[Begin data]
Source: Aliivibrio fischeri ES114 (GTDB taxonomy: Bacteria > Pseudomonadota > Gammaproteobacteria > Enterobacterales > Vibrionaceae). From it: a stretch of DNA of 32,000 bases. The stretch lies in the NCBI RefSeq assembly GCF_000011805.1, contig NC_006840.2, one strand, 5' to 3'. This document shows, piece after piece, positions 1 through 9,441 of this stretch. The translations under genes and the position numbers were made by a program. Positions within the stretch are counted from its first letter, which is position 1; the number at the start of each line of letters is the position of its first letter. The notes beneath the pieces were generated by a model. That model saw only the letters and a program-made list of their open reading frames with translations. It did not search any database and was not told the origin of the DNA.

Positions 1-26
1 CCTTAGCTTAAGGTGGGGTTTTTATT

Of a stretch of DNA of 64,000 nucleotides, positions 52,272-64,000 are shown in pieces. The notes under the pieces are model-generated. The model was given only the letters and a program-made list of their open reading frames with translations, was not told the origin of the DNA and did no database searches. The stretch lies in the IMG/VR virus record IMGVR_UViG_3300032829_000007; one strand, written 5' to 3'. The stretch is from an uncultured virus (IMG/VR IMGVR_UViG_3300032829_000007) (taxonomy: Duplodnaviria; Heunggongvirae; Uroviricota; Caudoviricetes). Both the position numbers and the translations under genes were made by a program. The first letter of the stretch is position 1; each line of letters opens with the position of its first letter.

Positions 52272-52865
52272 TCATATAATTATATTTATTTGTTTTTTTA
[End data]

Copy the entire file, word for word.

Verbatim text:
Source: Aliivibrio fischeri ES114 (GTDB taxonomy: Bacteria > Pseudomonadota > Gammaproteobacteria > Enterobacterales > Vibrionaceae). From it: a stretch of DNA of 32,000 bases. The stretch lies in the NCBI RefSeq assembly GCF_000011805.1, contig NC_006840.2, one strand, 5' to 3'. This document shows, piece after piece, positions 1 through 9,441 of this stretch. The translations under genes and the position numbers were made by a program. Positions within the stretch are counted from its first letter, which is position 1; the number at the start of each line of letters is the position of its first letter. The notes beneath the pieces were generated by a model. That model saw only the letters and a program-made list of their open reading frames with translations. It did not search any database and was not told the origin of the DNA.

Positions 1-26
1 CCTTAGCTTAAGGTGGGGTTTTTATT

Of a stretch of DNA of 64,000 nucleotides, positions 52,272-64,000 are shown in pieces. The notes under the pieces are model-generated. The model was given only the letters and a program-made list of their open reading frames with translations, was not told the origin of the DNA and did no database searches. The stretch lies in the IMG/VR virus record IMGVR_UViG_3300032829_000007; one strand, written 5' to 3'. The stretch is from an uncultured virus (IMG/VR IMGVR_UViG_3300032829_000007) (taxonomy: Duplodnaviria; Heunggongvirae; Uroviricota; Caudoviricetes). Both the position numbers and the translations under genes were made by a program. The first letter of the stretch is position 1; each line of letters opens with the position of its first letter.

Positions 52272-52865
52272 TCATATAATTATATTTATTTGTTTTTTTA